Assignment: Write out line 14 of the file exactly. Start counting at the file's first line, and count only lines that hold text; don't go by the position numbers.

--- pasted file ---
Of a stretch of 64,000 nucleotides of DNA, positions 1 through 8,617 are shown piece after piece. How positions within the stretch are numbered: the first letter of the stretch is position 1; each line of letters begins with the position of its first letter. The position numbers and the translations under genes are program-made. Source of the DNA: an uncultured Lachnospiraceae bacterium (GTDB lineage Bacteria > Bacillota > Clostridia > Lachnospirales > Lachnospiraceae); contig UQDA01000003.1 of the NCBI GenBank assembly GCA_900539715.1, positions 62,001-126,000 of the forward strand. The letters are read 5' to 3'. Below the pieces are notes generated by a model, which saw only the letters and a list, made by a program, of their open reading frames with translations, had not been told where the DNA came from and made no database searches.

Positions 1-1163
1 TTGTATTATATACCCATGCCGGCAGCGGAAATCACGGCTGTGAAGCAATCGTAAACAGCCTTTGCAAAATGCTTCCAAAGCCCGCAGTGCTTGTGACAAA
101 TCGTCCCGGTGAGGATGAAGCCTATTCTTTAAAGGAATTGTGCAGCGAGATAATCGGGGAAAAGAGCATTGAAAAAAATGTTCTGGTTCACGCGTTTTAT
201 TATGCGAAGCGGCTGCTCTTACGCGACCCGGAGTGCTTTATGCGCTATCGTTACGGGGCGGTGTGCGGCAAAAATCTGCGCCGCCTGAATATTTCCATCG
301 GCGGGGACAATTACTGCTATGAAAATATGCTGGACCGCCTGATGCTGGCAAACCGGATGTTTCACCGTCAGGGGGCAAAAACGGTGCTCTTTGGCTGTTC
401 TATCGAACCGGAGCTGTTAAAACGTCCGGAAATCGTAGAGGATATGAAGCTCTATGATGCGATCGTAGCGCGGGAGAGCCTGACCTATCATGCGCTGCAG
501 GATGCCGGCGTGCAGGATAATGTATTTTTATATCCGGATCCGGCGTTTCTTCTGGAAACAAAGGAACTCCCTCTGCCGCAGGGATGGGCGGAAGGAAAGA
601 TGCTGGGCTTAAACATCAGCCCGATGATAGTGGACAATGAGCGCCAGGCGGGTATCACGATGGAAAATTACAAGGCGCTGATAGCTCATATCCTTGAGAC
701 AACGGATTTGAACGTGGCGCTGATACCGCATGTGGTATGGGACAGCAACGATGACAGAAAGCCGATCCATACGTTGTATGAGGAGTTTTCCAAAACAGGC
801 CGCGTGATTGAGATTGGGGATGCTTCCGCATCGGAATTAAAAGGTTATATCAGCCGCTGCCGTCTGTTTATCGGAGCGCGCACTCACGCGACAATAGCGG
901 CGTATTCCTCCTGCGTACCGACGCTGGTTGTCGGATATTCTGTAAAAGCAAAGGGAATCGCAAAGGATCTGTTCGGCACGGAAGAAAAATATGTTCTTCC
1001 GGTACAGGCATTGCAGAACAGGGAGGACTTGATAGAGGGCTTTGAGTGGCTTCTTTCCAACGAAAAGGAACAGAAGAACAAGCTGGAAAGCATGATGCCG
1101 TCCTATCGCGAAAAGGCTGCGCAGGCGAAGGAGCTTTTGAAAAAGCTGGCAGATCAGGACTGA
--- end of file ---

1101 TCCTATCGCGAAAAGGCTGCGCAGGCGAAGGAGCTTTTGAAAAAGCTGGCAGATCAGGACTGA